Mutterings and utterings of a budding novelist

Archive for February, 2019

Visited by Demons?

Everyone knew about the ghost in the nightblub I worked in. Tiles had gone under many names over the years, but the bar itself was largely untouched. As well as reputedly being the longest marble bar in the UK (or was it Europe?), it could be clearly seen where the divisions of first, second, and third class once were. The Victorian look of the venue gave it a unique, look – beautiful yet forgotten, almost decaying in some regards. During the years me and my friends worked there, there were the assortment of strange events. Phone ringing internally on their own, disembodied laughter, figures appearing both sides of the bar, unexplained footsteps coming from the dancefloor in plain sight, keyfobs being pulled, and doors closing on their own.
But all these events can probably be explained away by the more skeptical and easily dismissed. And I could probably agree with them.

But one event in my life, I still today have no explaination, and even today I struggle putting it down to imagination or lack of sleep etc.
Around the age of 23 I began writing a screenplay for a project called ‘Last Battle’.
It involved a young man called Richard Crowell – successful in both his personal and professional life. Yet when he is tragically killed in a car crash, he awakes in the realm of Heaven in a kind of hospital. Noticing everyone appears sombre, and all are looking at him with suspicion and sadness, he enquires to a nurse. He is then told that Hell has finally amassed enough souls to stage an full on invasion of Heaven, and it is he who (for better or worse) is prophecised to determine the outcome of the war.

Now Hell has appeared in a few works of mine, and I find it as a playground for my imagination to conjur up various monsters. As a Pagan, my non-belief of Hell helps in this. But ‘Last Battle’ was different, and required approaching with care and authenticity. I researched for months, delved into works ranging from the Old Testament to the Divine Comedy. I wanted to give character to angels and demons alike and flesh them out in ways that felt correct.
Since the script involved the War of Angels – where Lucifer and his minions fell from grace, I needed to research this. This was largely before the internet was a valuable source of information (Wikipedia wasn’t a thing at this point), and I could only scour what books I could find. Thankfully my father is a big occult fan and this meant he had tons of material to delve into.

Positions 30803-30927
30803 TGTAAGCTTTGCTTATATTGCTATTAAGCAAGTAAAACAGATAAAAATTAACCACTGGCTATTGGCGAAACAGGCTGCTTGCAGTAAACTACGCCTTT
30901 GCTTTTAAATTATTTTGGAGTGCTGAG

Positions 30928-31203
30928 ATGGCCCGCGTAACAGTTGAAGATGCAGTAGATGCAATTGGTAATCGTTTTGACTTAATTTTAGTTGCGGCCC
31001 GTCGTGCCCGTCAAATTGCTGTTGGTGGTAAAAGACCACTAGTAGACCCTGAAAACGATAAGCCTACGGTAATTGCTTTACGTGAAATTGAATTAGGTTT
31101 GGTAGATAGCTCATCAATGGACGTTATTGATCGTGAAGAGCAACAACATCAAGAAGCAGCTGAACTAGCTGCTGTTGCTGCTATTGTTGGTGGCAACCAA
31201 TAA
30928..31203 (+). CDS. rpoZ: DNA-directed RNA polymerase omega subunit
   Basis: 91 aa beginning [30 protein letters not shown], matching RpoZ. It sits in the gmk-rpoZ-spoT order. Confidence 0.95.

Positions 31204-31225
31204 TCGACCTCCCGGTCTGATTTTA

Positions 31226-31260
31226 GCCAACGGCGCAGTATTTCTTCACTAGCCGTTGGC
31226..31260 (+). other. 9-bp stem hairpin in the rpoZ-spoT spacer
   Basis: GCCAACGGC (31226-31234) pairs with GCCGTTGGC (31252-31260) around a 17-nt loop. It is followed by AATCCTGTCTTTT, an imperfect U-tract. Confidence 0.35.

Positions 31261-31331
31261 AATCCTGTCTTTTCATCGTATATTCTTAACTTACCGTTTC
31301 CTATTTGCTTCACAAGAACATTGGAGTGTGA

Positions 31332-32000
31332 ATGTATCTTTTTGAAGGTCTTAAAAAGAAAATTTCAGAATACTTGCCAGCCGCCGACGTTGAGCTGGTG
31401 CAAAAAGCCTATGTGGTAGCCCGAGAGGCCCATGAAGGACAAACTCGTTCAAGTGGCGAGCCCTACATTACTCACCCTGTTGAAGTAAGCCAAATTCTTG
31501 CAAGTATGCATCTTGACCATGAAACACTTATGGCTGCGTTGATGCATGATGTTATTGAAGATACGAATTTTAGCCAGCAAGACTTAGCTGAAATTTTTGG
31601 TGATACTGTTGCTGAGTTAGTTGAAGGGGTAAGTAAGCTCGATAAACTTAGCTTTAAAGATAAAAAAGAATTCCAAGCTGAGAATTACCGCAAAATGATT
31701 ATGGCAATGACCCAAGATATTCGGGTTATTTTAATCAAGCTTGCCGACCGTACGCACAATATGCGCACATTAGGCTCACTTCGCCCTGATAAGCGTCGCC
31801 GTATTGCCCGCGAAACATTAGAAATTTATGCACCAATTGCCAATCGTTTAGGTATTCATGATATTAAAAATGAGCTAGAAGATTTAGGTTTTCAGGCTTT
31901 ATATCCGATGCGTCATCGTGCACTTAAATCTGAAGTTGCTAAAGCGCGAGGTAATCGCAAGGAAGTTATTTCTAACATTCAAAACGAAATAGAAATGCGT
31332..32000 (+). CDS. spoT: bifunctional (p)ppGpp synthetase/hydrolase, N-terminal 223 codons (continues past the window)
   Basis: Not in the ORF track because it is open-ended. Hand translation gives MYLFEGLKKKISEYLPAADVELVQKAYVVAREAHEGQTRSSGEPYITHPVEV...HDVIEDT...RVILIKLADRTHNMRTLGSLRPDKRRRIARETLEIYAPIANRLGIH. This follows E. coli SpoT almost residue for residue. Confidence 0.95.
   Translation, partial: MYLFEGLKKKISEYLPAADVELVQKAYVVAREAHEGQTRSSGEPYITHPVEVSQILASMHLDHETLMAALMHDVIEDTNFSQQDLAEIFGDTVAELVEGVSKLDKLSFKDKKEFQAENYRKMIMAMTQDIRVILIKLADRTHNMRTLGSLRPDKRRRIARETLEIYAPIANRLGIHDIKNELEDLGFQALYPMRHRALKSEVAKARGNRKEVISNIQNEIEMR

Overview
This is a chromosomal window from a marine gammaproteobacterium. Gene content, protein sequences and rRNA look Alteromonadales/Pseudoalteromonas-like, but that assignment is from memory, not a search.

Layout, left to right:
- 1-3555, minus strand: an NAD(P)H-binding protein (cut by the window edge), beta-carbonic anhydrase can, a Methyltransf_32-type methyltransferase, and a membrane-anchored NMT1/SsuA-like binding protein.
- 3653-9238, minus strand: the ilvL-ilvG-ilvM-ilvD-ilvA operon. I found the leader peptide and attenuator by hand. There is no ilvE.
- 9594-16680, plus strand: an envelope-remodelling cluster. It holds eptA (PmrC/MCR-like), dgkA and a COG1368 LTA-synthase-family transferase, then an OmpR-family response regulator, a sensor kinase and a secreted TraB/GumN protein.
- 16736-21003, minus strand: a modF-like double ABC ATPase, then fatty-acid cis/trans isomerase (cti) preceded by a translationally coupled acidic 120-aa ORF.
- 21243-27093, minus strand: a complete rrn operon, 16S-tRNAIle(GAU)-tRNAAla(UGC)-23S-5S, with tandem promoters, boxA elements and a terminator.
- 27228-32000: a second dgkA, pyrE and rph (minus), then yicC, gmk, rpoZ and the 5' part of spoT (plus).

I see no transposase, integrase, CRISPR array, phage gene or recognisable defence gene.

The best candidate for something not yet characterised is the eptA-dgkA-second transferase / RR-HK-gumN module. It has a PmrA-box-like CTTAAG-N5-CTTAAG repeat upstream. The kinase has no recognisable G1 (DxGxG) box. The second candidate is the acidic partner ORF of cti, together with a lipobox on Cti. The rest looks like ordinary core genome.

Some sources say one third of Heaven fell in the War – approximately 130,000 angels. So whilst this number of characters is absurd to write about, I landed on 13 instead, and used the works of Jacques Collin de Plancy, the books of Solomon and various other dark texts to breathe life into these 13 fallen angels and demons.

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From the works of DePlancy

Sat at night in my father’s attic office I was scribbling down names, signals and symbols in order to develop the characters. Now looking back I think I was naive and silly to be dabbling in things I clearly didn’t understand, yet onwards I went!
Suddenly, I noticed I could see my breath. The room had become VERY cold, and had taken on a bluish, oppressive look. But this was late Spring, and had been a warm day. I became aware of what felt like a thousand eyes watching me; as if I was writing on a stage. Intrigued witnesses were peering over my shoulder at what I was penning. Icy chills ran down my spine. Whatever was in that attic with my didn’t feel human (or former human) at all! I’ve never felt fear like that before and I did wonder if what I was doing was a good idea at all.

I grabbed my Encylopedia of Angels and began frantically scribbling out the names of the Angels on a fresh page. Michael, Gabriel, Uriel, Auriel – you know, the more famous ones. Gradually, the room seemed to warm up again, and the dull blue tinge brightened into a warm glow again. My breath vanished, and the watchful eyes seemed to melt away.

Now like I say, this all could be just an overimaginative imagination – and as the years go on, I conclude this more and more.
But at the time it seemed so real and visceral, and felt so…unknown.

The time is coming when I will rewrite this story, but in novel format. And once again I’ll be dragging out those occult books again.
Maybe this time I’ll take precautions.

Anyone know a priest?

urbainpact

Infernal pact.

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